Inconsistencies in manufacturing could make thumb drives insecure
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November 18, 2014
These days, traditional USB thumb drives are so inconsistently manufactured that it is all but impossible to know for sure if any unit could be reprogrammed to take over computers and could cause significant security breaches, researcher Karsten Nohl says.
The conditions that determined if a unit could be hacked varied not only between vendors but also within product unit lines due to manufacturers buying different hardware components caused by widely fluctuating prices.
In a presentation at the recent Pacific Security Conference in Japan, Nohl and fellow SR Labs researchers Sasha Kribler and Jakob Lell revealed more information into the attacks known as Bad USB.
"As long as USB controllers are reprogrammable, USB peripherals should not be shared with others," the security team said.
"Once infected through USB, malware can use peripherals as a hiding place, hindering system clean up," added Nohl.
They examined about 60 chip families from USB vendors Phison, Alcor, Renesas, ASmedia, Genesys Logic, FTDI, Cypress and Microchip.
They found Phison chips the most vulnerable, along with the new USB 3.0 line from Genesys Logic, while none disabled the reprogramming vector.
It was bad news for the most security conscious organizations and individuals, but good news for attackers, notably given the release in October of the Bad USB attack code.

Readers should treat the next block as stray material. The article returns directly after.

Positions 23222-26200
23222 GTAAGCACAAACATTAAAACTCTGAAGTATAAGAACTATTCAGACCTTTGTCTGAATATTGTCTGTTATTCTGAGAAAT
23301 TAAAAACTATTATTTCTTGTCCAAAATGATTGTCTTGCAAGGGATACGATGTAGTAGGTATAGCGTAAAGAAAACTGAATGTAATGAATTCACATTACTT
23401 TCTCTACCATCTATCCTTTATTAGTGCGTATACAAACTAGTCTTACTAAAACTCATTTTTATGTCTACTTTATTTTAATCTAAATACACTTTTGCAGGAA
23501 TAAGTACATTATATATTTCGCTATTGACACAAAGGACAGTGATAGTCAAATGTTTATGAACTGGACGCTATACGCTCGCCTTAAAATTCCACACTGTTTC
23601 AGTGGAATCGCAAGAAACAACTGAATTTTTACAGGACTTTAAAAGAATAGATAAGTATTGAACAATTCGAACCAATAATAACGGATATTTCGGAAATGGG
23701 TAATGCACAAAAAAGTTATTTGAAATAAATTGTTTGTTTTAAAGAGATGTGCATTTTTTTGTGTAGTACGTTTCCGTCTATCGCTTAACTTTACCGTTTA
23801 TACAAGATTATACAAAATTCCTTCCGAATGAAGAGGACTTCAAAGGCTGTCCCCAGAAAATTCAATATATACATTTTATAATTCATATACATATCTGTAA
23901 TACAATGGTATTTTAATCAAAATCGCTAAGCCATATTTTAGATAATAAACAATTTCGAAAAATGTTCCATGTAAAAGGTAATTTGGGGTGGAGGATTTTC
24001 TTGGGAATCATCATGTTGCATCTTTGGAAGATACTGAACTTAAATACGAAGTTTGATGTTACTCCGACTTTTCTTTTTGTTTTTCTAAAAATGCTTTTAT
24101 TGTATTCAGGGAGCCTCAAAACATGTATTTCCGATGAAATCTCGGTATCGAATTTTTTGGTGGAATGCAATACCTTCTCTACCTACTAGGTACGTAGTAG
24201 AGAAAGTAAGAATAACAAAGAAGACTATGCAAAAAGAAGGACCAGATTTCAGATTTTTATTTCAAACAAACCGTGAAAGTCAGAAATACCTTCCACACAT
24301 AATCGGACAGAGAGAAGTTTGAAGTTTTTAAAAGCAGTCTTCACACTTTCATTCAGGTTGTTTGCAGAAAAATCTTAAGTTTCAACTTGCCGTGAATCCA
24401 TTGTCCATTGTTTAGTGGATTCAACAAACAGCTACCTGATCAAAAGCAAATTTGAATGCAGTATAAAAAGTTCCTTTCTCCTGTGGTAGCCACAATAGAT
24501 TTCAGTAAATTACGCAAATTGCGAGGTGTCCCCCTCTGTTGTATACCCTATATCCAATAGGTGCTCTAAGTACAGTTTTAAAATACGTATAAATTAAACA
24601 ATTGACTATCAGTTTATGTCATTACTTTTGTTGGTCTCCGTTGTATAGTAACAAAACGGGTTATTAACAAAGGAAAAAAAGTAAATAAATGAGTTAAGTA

Worse, they said Android phones were the simplest BadUSB attack platforms due to its pre-configured ethernet over USB setup.
The security team also detailed attacks from booting with hidden rootkits using a BadUSB that could undermine Windows, Mac and Linux operating systems, and a large number of similar attacks including keyboard emulation and network card spoofing.
To be sure, security company Ironkey was the only known USB vendor to protect against such reprogramming.
There was no real defence against BadUSB other than disabling the firmware updates in the hardware, a feat restricted to new devices, and by pouring glue into USB ports which had obvious usability issues.
Whitelisting USBs was hindered due to the lack of serial numbers and mechanisms to apply the security measures, while malicious firmware could easily spoof its legitimacy to foil malware scans.
Firmware code signing could still permit unauthorized firmware upgrades, and was problematic on smaller devices.
It took the security team two months to document, reverse engineer and patch the USB firmware processes, a system which they said may also fit similar analysis for web cams and other peripherals.
Source: The Pacific Security Conference in Japan.
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